Tess of the d'Urbervilles eBook

This eBook from the Gutenberg Project consists of approximately 439 pages of information about Tess of the d'Urbervilles.

Tess was woman enough to realize from their avowals to herself that Angel Clare had the honour of all the dairymaids in his keeping, and her perception of his care to avoid compromising the happiness of either in the least degree bred a tender respect in Tess for what she deemed, rightly or wrongly, the self-controlling sense of duty shown by him, a quality which she had never expected to find in one of the opposite sex, and in the absence of which more than one of the simple hearts who were his house-mates might have gone weeping on her pilgrimage.

XXIII

The hot weather of July had crept upon them unawares, and the atmosphere of the flat vale hung heavy as an opiate over the dairy-folk, the cows, and the trees.  Hot steaming rains fell frequently, making the grass where the cows fed yet more rank, and hindering the late hay-making in the other meads.

It was Sunday morning; the milking was done; the outdoor milkers had gone home.  Tess and the other three were dressing themselves rapidly, the whole bevy having agreed to go together to Mellstock Church, which lay some three or four miles distant from the dairy-house.  She had now been two months at Talbothays, and this was her first excursion.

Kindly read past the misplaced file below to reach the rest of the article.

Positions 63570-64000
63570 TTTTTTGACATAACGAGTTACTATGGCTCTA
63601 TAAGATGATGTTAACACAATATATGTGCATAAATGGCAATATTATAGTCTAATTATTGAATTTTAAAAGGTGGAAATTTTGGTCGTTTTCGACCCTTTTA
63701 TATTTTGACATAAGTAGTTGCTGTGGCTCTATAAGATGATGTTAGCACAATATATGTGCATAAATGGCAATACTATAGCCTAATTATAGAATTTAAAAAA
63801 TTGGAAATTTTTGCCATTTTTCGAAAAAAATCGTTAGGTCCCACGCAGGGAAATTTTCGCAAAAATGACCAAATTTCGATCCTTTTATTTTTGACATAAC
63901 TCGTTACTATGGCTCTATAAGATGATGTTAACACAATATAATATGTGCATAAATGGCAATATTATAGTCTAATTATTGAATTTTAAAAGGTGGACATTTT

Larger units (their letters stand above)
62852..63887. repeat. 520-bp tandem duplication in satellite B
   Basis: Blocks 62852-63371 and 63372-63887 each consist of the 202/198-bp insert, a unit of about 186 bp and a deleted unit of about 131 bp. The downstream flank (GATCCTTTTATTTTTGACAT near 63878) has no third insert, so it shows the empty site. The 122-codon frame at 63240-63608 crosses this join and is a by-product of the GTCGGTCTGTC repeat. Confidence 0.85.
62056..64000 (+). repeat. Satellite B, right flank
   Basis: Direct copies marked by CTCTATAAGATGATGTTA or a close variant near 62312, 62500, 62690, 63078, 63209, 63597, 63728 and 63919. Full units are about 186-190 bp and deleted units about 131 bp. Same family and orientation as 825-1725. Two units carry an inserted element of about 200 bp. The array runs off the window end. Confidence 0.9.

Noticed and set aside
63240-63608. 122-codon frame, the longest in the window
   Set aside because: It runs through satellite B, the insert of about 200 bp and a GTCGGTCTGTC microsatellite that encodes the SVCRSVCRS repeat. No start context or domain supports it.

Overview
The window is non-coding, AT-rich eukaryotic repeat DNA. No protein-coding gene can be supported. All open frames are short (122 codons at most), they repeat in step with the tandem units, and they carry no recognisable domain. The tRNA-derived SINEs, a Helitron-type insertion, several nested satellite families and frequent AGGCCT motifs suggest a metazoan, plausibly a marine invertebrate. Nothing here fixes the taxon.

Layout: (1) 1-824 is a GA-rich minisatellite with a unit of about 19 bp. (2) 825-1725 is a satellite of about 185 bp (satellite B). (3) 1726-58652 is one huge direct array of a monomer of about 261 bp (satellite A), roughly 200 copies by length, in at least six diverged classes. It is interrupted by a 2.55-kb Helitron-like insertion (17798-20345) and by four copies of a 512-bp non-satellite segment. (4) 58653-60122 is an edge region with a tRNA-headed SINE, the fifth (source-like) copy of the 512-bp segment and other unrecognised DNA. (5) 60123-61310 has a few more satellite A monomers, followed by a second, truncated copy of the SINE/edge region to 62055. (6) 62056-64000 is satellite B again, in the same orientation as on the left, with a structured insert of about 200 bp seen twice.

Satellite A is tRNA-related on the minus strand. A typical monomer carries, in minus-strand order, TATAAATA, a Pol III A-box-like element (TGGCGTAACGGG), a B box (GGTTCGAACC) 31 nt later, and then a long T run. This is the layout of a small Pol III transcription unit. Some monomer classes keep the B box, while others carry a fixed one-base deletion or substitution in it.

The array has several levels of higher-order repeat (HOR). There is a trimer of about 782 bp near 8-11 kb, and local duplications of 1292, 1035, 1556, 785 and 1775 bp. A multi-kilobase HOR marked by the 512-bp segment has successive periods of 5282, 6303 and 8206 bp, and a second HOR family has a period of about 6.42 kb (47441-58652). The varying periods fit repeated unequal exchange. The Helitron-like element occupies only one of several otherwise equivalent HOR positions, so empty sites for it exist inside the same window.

All the preceding afternoon and night heavy thunderstorms had hissed down upon the meads, and washed some of the hay into the river; but this morning the sun shone out all the more brilliantly for the deluge, and the air was balmy and clear.

The crooked lane leading from their own parish to Mellstock ran along the lowest levels in a portion of its length, and when the girls reached the most depressed spot they found that the result of the rain had been to flood the lane over-shoe to a distance of some fifty yards.  This would have been no serious hindrance on a week-day; they would have clicked through it in their high patterns and boots quite unconcerned; but on this day of vanity, this Sun’s-day, when flesh went forth to coquet with flesh while hypocritically affecting business with spiritual things; on this occasion for wearing their white stockings and thin shoes, and their pink, white, and lilac gowns, on which every mud spot would be visible, the pool was an awkward impediment.  They could hear the church-bell calling—­as yet nearly a mile off.

“Who would have expected such a rise in the river in summer-time!” said Marian, from the top of the roadside bank on which they had climbed, and were maintaining a precarious footing in the hope of creeping along its slope till they were past the pool.

“We can’t get there anyhow, without walking right through it, or else going round the Turnpike way; and that would make us so very late!” said Retty, pausing hopelessly.

“And I do colour up so hot, walking into church late, and all the people staring round,” said Marian, “that I hardly cool down again till we get into the That-it-may-please-Thees.”

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Tess of the d'Urbervilles from Project Gutenberg. Public domain.